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"The Color Purple" Blu-ray Impressions (1 Viewer)


Supporting Actor
Nov 2, 2010
Milwaukee, WI
Real Name
This is a movie I have always unapologetically liked and recently bought on Blu-ray. In the mid 80s, it was a big deal for Steven Spielberg to be directing a character-driven drama. He'd never done it before, certainly not on any sort of scale. So when The Color Purple came out, a lot of people took notice and there was a lot of press, much of it positive and some negative. The negative mainly dealt with the "softening" of Alice Walker's Pulitzer prize-winning novel and Spielberg's changes to the original story to make the whole project more commercial for a mass audience.

I don't blame Spielberg in the least for doing this, since if he had filmed a closer adaptation, it would have turned out horribly depressing and that's not the goal of this film. There are horrible acts in this movie, including rape, incest, separation, and general indignity from one human being to another. That's enough to ask of any one movie. Books are different. However, Spielberg manages to keep the major themes of The Color Purple alive, themes of hope and perseverance in the face of almost impossible hopelessness. The actors all do a wonderful job, including Whoopi Goldberg, Danny Glover, and Oprah Winfrey (long before the OWN channel).

In short, it's a story of a young black woman (Goldberg) who endures extreme hardship in early 20th century Georgia. For decades, her will to survive is tested through the cruelty of others and it's the struggle to rise above it and not let anyone take away her core humanity that serves as the core to this movie. I've always liked it and make no apologies for preferring the film adaptation over the novel. It's rare, but it happens. The novel is so dark to me that it's almost impossible to read in longer stretches. Steven Spielberg's movie, though, has a lot of ugliness but also moments of incredible beauty and kindness for balance, along with a very cathartic ending. In a lot of ways, The Color Purple reminds me of The Shawshank Redemption.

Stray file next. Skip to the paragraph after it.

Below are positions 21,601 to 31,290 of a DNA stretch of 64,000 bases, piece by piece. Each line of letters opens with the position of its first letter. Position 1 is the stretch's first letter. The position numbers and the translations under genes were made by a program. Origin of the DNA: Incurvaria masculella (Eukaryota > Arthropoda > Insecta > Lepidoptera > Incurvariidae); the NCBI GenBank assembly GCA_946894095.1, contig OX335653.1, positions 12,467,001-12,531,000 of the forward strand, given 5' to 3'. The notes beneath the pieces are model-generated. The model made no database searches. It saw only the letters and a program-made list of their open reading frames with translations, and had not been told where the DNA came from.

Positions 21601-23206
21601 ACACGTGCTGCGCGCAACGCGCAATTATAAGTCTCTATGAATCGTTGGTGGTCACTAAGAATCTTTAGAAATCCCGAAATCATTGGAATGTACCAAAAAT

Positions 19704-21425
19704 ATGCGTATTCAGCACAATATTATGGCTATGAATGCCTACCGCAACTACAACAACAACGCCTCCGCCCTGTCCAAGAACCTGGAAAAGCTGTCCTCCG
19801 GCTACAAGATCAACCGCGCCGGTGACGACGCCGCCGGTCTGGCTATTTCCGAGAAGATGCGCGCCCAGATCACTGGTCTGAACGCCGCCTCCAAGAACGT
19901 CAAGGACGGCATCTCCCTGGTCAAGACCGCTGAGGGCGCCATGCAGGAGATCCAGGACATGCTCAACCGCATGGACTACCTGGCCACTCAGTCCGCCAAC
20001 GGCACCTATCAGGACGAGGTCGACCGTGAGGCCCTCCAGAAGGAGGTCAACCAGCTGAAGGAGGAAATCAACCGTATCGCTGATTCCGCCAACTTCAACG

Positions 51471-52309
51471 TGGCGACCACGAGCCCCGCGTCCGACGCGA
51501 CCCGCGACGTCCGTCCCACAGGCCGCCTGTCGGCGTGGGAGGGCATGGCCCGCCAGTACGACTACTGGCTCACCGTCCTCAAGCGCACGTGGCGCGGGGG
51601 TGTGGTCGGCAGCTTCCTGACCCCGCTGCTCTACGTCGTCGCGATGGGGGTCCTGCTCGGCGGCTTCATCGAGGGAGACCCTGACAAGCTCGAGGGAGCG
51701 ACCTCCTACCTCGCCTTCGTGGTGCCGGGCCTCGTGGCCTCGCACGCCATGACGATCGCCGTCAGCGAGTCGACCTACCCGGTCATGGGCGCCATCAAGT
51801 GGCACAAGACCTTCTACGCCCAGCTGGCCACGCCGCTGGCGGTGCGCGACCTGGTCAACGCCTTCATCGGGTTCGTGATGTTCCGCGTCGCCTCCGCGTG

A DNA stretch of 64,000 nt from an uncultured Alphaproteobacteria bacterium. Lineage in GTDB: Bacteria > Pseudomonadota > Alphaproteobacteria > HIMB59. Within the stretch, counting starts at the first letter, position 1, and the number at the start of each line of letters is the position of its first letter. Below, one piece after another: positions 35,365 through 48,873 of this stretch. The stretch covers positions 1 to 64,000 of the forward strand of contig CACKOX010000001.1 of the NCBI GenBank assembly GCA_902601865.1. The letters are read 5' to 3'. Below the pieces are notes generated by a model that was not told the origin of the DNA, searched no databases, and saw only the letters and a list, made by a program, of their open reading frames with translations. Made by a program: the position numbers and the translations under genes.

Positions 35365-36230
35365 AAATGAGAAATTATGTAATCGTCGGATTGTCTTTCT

The Blu-ray is a catalog presentation from Warner and stacks up to many of their other fine presentations. A BD-50 gives the image plenty of breathing room and there's a lot of sharpness and detail in the image. I bought it mainly because it is a favorite, but there is also a large contingent of supplements, all ported over from a 2003 DVD release. A very nice doc is included in standard def that runs about 90 minutes detailing the production, including interviews with Alice Walker and Steven Spielberg. The blu-ray is published in a Digibook and has some nice glossy production photos and bios. Nice but not essential. In all, I love this Blu-ray mainly for the very nice high def image and for the movie itself, which is a testament to the endurance of the human spirit through decades of unimaginable suffering. I'm happy with it.


Senior HTF Member
Sep 8, 2009
Real Name
Very nice review! And that of another film I've somehow never seen. I think maybe I will someday. I haven't read this book, but I've read some other novels by Alice Walker and they do tend to be really depressing. So depressing I gave them to goodwill long ago because I knew I'd never read them again...

The Color Purple is one of my favorite films. It's message of endurance and hope never fail to move me. It is very inspiring.

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